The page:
Representing the European Commission in London is not the easiest task, given widespread Euro-scepticism in Britain and the outright hostility to Brussels evinced by much of the press. That might explain why some previous heads of the European Commission’s UK Representation have kept a relatively low profile in the capital. But such a trend is unlikely to be followed by the new incumbent, Jonathan Scheele, who took up the post in August.
‘I would like to arouse a more substantial debate on EU matters here,’ he says. ‘That means taking a proactive approach, not just towards politicians – in both Houses of Parliament – but to the public and the media too.’
Mr Scheele is the complete opposite of that perennial caricature, much loved by the British tabloids, of the ‘faceless Brussels bureaucrat’. This despite having already spent 36 years in the Commission’s employ, much of that time focused on transport issues. He positively buzzes with enthusiasm, and is clearly up for the challenge ahead. ‘One of the biggest aspects of that challenge will be how to deal with England,’ he says. ‘The separate representations in Edinburgh, Cardiff and Belfast do a great job, but I must make sure I don’t just get stuck in London.’
He might have a ‘European’ surname, but Mr Scheele is actually an Essex boy, having been born in Brentwood. He was educated at Cambridge and spent a few years in industry before joining the Commission’s staff in Brussels in March 1974 – by coincidence, exactly the same time I went over there, to work for the Reuters news agency. Britain had joined what was then known as the European Economic Community (EEC) only the year before, and so Mr Scheele was among one of the earliest intakes of British staff.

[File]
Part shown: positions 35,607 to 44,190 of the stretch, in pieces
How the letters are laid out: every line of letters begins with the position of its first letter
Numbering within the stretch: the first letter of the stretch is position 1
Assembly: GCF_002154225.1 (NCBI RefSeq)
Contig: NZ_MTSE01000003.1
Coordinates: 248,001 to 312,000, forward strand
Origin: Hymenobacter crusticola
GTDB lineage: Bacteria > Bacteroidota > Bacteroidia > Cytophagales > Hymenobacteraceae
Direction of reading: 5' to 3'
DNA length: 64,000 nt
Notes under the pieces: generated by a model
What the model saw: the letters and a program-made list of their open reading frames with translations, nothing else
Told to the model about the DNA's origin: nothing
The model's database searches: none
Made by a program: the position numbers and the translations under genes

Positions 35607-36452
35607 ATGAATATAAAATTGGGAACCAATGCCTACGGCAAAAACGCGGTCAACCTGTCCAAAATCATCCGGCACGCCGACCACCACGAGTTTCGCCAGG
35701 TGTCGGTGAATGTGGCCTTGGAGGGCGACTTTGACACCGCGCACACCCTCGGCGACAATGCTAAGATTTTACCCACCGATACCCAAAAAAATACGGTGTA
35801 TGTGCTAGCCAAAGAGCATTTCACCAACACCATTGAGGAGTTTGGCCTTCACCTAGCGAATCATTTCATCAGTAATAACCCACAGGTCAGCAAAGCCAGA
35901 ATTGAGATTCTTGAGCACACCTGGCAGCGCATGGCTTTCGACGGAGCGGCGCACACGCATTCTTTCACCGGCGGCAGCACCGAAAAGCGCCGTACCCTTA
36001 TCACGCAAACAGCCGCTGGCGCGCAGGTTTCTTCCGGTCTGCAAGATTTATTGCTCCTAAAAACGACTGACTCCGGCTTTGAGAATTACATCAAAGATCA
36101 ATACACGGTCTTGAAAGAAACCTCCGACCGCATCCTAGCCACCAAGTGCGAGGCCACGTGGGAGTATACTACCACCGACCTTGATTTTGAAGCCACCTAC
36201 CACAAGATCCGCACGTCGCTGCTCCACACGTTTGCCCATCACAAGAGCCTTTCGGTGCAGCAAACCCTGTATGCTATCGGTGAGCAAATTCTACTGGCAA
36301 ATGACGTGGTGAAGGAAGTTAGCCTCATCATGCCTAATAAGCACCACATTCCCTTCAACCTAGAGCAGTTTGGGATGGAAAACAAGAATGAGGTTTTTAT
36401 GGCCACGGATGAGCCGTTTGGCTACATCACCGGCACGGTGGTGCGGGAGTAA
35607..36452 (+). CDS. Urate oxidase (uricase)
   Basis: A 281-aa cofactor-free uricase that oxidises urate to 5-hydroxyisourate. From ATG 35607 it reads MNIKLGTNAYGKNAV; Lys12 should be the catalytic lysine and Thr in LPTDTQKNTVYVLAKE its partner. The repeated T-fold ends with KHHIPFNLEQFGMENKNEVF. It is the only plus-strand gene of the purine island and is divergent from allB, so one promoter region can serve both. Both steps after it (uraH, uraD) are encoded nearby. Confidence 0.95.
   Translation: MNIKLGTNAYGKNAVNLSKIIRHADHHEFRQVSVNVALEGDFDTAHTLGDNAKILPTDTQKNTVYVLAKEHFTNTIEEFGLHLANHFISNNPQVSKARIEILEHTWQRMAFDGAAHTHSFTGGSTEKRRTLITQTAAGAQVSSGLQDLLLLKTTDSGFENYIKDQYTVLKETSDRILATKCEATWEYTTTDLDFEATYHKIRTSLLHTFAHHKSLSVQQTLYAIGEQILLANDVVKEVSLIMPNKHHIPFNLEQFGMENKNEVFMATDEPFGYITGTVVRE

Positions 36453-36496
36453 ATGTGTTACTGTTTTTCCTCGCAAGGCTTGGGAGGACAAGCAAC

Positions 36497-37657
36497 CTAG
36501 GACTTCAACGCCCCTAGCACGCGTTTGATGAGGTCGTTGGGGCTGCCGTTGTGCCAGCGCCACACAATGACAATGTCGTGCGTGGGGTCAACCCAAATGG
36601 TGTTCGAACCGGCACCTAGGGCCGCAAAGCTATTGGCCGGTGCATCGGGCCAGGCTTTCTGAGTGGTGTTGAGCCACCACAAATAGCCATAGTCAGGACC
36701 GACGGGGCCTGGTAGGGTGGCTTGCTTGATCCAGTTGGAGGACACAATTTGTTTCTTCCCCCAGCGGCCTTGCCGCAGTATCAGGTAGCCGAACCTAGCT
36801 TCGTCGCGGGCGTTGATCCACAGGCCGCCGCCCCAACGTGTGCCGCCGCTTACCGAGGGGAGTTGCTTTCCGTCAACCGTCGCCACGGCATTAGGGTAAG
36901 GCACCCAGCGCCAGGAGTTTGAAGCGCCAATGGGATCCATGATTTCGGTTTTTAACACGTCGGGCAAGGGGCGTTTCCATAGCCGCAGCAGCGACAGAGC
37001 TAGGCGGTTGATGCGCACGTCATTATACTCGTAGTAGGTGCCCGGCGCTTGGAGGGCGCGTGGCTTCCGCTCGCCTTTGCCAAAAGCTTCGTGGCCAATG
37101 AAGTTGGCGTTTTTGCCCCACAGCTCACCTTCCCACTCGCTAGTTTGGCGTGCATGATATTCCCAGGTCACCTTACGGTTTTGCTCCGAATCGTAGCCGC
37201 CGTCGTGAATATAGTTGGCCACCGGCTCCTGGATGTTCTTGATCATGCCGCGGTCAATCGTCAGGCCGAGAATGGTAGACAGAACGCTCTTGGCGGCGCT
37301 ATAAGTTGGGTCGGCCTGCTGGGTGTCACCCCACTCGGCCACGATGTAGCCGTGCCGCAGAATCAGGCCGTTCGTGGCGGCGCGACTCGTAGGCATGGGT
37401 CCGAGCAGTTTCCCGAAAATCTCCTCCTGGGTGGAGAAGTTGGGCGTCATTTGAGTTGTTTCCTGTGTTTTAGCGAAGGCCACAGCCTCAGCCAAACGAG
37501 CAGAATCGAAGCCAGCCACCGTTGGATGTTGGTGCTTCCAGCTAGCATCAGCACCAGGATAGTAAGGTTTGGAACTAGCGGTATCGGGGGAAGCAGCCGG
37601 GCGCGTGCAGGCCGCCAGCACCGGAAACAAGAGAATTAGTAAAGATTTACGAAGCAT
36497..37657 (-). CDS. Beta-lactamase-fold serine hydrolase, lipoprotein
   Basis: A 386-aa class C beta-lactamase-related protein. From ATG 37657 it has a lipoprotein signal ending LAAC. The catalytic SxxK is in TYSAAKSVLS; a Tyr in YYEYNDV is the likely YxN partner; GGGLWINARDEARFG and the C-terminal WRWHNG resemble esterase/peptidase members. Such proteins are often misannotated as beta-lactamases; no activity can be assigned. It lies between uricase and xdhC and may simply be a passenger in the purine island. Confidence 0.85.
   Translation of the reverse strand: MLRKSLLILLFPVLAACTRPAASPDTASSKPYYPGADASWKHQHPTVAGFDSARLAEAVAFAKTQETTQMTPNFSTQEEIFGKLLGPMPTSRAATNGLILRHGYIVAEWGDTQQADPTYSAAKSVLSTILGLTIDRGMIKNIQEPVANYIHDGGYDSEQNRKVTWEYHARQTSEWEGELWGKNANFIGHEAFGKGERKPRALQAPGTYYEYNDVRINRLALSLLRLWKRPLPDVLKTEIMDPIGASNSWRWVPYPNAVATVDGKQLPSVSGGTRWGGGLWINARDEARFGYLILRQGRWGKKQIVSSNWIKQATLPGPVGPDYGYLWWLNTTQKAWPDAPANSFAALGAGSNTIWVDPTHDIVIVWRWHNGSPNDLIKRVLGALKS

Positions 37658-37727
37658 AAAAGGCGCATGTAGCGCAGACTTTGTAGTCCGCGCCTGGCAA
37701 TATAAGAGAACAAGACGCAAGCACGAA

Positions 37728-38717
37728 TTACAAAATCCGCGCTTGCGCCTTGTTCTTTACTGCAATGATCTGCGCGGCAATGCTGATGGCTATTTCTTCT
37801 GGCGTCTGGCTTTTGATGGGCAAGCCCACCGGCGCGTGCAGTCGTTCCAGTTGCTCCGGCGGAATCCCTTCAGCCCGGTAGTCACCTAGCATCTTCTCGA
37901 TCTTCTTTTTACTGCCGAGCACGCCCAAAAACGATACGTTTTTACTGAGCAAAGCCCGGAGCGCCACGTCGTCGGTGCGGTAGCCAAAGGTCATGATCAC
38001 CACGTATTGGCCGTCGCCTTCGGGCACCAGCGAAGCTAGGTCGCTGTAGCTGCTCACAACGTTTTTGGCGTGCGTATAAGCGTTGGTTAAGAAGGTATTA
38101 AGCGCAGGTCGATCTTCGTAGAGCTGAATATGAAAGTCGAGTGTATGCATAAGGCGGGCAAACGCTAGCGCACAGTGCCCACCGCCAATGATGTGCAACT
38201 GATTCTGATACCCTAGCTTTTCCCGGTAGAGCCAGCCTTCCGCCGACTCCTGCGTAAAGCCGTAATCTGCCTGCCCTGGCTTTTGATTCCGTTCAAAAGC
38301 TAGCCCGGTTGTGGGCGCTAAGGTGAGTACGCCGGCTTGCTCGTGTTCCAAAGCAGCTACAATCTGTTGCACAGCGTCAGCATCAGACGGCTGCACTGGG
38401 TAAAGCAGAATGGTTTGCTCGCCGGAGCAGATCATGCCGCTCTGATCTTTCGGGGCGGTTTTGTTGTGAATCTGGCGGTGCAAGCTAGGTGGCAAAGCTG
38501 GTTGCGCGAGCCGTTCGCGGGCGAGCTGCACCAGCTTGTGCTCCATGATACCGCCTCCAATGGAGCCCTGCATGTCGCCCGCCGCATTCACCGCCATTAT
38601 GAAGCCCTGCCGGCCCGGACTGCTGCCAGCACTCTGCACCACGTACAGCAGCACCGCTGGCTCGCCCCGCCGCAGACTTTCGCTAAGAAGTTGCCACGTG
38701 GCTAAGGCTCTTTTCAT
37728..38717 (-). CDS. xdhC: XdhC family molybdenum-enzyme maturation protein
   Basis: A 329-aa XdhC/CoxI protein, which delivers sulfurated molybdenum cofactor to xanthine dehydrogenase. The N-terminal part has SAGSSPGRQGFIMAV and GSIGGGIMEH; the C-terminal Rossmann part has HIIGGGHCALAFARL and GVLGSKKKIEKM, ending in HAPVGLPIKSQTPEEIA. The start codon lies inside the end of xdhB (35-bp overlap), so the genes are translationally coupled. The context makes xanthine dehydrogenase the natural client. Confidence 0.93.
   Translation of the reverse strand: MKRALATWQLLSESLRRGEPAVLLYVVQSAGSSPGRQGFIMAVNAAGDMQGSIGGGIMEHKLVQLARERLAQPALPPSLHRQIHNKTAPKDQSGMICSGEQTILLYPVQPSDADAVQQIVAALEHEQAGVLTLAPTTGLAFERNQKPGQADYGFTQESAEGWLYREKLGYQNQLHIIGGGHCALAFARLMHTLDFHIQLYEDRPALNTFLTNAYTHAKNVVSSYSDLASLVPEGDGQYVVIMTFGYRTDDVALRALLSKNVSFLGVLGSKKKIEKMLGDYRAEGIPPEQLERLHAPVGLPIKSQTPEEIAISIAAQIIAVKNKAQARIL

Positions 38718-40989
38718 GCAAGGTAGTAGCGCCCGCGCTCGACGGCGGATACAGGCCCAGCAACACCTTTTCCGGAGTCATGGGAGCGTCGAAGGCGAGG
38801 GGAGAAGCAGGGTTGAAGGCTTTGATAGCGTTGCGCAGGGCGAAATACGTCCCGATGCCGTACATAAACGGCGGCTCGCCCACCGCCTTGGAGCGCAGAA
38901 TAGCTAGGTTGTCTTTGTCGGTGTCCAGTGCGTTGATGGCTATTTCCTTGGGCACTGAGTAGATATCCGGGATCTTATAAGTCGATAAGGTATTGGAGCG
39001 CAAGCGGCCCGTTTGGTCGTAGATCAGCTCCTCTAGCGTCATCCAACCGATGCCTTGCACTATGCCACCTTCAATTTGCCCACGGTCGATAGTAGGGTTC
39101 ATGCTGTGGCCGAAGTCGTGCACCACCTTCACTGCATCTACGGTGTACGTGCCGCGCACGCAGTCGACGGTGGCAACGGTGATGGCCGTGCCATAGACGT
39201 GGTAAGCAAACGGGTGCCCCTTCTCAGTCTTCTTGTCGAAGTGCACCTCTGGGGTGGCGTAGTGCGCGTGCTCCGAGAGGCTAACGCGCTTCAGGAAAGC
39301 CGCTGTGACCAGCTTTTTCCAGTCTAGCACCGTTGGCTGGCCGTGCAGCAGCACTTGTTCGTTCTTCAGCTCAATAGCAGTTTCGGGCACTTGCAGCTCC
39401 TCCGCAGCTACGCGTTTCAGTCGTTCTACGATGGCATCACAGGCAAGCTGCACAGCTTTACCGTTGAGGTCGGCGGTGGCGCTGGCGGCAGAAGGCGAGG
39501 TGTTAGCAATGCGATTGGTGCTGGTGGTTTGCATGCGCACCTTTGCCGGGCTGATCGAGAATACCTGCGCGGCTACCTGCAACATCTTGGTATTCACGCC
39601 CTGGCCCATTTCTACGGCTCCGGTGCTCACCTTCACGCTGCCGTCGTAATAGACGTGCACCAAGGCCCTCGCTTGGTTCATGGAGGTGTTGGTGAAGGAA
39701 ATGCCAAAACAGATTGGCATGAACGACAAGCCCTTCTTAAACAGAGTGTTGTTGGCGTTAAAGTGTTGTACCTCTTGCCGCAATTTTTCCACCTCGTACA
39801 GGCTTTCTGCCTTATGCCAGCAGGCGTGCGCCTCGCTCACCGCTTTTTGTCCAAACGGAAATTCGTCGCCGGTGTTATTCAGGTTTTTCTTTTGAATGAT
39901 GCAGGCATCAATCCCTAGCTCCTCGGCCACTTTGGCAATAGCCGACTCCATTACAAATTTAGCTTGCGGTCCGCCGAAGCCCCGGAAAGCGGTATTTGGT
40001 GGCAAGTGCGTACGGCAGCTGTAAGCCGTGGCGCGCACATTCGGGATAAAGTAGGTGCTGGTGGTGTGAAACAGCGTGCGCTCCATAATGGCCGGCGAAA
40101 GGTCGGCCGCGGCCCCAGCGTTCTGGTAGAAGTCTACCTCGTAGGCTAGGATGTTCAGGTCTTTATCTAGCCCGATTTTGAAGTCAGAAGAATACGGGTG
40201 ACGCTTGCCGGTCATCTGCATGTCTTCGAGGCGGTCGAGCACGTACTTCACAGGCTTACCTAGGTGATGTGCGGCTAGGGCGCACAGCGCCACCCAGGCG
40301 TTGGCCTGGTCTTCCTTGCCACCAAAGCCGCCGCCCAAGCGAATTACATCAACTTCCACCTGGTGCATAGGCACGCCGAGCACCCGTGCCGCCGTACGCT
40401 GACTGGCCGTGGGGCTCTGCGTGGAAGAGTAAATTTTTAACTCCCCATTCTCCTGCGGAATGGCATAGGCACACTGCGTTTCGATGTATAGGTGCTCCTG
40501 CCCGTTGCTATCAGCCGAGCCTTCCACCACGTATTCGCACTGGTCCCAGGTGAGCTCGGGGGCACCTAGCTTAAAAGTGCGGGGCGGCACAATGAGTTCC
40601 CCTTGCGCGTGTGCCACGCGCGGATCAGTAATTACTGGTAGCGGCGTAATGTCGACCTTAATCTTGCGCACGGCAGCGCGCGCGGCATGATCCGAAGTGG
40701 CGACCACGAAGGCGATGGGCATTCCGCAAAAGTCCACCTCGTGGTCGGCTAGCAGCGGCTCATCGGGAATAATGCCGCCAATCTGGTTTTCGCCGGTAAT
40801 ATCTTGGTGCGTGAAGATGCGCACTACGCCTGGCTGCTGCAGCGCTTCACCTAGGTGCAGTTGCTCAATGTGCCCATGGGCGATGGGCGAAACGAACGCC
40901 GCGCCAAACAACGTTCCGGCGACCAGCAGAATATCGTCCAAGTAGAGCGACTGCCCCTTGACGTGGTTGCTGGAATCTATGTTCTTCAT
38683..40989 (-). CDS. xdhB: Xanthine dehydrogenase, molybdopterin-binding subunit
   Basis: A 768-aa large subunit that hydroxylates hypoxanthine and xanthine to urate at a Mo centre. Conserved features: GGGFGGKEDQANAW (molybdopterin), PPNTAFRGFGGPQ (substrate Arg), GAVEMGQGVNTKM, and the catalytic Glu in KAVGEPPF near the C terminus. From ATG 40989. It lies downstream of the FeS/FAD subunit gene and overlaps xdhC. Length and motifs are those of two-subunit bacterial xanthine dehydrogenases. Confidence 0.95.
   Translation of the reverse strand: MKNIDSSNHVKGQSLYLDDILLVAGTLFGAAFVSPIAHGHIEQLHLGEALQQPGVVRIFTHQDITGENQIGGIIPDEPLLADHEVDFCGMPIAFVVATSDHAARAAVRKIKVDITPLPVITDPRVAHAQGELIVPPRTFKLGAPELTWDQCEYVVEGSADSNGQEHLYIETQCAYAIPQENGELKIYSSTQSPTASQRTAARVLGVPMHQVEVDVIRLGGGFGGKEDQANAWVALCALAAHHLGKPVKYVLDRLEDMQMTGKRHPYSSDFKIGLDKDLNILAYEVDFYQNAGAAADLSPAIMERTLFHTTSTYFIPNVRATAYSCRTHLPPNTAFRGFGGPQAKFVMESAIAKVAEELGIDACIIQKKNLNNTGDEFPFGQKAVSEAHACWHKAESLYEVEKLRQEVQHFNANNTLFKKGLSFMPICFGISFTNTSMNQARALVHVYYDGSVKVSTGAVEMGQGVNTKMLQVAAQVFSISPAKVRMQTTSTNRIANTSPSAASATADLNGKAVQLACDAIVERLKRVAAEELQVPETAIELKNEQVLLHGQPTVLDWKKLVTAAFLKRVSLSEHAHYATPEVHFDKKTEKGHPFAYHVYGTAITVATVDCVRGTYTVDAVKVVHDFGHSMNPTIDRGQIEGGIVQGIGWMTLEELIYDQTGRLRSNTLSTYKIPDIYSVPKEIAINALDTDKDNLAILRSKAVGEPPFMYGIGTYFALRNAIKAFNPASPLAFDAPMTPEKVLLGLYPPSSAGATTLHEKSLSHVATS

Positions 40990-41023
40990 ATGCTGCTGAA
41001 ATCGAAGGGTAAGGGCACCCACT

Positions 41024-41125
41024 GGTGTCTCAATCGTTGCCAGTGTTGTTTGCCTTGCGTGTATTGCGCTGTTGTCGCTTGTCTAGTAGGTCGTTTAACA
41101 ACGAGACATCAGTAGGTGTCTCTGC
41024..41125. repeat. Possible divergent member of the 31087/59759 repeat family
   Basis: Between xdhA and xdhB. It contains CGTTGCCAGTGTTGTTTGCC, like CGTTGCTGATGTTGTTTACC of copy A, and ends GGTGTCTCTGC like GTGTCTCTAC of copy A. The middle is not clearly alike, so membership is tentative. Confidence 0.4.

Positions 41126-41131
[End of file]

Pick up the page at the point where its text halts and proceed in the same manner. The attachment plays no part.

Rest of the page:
‘There are still far too few Brits working in the Commission headquarters,’ he observes, ‘so one of my tasks will be to promote the idea of working in Brussels to educational establishments here. Actually, a very interesting debate was provoked by [Foreign Secretary] William Hague’s speech on foreign policy a while back, as it touched on Commission staffing.’
In 1974, French was very much the dominant language in all three major European institutions – the Commission, the Council of Ministers and the Parliament (or Assembly, as it was generally referred to then). But these days English has firmly taken over, thanks to the continued enlargement of the EU to take in countries whose second language of choice is English. ‘But that absolutely doesn’t mean that young Brits should think they don’t need to learn another European language,’ Mr Scheele warns. ‘To work in Brussels, they absolutely must.’
He got his own inside view on EU enlargement while working as the Commission’s representative in Bucharest for five years, during the run-up to Romania’s 2007 accession. He loved both living in Romania and the experience of being involved in its preparations for membership, and although he was no longer a resident at the time of the country’s actual entry, on 1 January 2007, he made a point of returning ‘to watch the celebratory fireworks!’